The Unbearable Itch
The Reverend Zacharias Dinmore breathed deeply and attempted to steady his nerve as he made his way slowly out of the ancient church, pausing for a moment to watch the river as it slid in a turbid torrent between its grassy banks.
He had still not recovered from the shock of Lady Melville’s news. ‘It is fitting that you are to dine with us this afternoon, Mr Dinmore,’ she had said earlier at the church door. ‘My dear cousin Mrs Chetwynd is visiting with us and begs to reacquaint herself with you. I may say that she affected considerable surprise on learning that you now had the living here. She tells me that she has not seen you these fifteen years.’
‘Indeed, your ladyship, that is so,’ Zacharias had replied gravely, but he did not feel at all grave inside. On the contrary, his heart had surely turned over in his chest and his stomach squeezed itself down to the size of a walnut.
He knew, of course, what had befallen Henrietta Chetwynd in those fifteen years. She had married and had borne three children to her rake of a husband, who, when taken of a fever five years ago, had left her a virtually penniless widow. Zacharias shook his head and stared unseeingly at the graceful arches of the nearby bridge. After such a series of tragedies she must surely have changed beyond measure.
So reassuring himself he turned his steps the short distance across the road to Alingdon Park, the seat of Lord and Lady Melville. As it was Sunday, there were few people abroad. A coach skittered past at speed and he admired the handsome horses at its head, allowing a small smile of pleasure to cross his sombre features. The smile was but fleeting. As he entered the gates and began the long walk up the drive to the mansion, he longed to scratch his head, but to do so might disarrange the elaborate wig he had donned especially for this afternoon’s dinner.
The grand house loomed up before him, an imposing edifice of golden sandstone with Ionic columns guarding the entrance. He had been intimately familiar with it all those years ago, when both he and Henrietta had been one-and-twenty and the old Lord Melville had held reign.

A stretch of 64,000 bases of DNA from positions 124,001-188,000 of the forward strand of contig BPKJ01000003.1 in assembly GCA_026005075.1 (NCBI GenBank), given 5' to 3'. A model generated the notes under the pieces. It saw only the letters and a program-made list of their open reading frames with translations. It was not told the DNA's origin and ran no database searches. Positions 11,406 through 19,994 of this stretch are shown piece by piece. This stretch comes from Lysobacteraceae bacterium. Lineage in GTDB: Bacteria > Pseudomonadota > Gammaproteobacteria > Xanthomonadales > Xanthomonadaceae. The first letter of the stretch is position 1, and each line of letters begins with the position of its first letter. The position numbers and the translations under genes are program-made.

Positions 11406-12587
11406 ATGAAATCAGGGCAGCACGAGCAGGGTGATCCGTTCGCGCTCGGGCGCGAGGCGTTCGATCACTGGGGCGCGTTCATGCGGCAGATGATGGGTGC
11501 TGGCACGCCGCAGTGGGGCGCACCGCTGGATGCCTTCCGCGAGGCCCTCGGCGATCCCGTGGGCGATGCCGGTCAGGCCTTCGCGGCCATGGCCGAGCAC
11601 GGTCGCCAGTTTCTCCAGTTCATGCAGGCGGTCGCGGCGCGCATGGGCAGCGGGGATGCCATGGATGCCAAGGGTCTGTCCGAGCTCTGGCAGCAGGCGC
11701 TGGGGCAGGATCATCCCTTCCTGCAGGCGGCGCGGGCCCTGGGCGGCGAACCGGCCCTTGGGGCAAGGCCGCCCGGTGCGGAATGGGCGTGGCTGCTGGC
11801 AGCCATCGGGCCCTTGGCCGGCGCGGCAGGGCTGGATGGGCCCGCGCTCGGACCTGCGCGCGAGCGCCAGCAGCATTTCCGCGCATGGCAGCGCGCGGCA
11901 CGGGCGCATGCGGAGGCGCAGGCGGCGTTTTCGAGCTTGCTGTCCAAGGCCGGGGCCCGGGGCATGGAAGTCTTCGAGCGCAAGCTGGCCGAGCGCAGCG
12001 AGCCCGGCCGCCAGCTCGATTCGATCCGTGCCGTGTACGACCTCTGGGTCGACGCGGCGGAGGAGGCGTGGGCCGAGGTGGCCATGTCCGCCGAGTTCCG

Anxiety overtook him once again as he was shown into the drawing room and joined the impressive company that was also to dine that afternoon. He had not been the incumbent at St. Boniface’s church for long enough to have made a great many acquaintances in the locality, but it was not long before he was drawn into conversation with a doctor from Chester and a stout matron of middle years, although as a lifelong bachelor the relative merits of man-midwives was of only passing interest to him.
He scanned the room surreptitiously for Henrietta but she was clearly late in arriving below stairs. He allowed himself a small grunt of amusement at this realization, and the doctor, discoursing on a sad case which had been attended by a mere upstart calling himself a medical man, raised his eyebrows. Zacharias excused himself quickly and took a further glass of wine from a passing servant, just as Henrietta erupted into the room.
There had always been many words with which to describe Henrietta, but none among them had been elegant, demure, beautiful or graceful. Her pink satin gown, whilst stylish, appeared to be draped reluctantly over her sturdy frame, as though it were ready to leap off on to a feminine vessel more suited to its frills and fripperies. Her hair, a deep, lustrous, and unfashionably unpowdered brown, was already attempting escape from beneath a poorly aligned lace cap. It was, however, her eyes, large and dark in her round, cheerful face, that had always captured him. They had been ever brimming with amusement, often at his expense.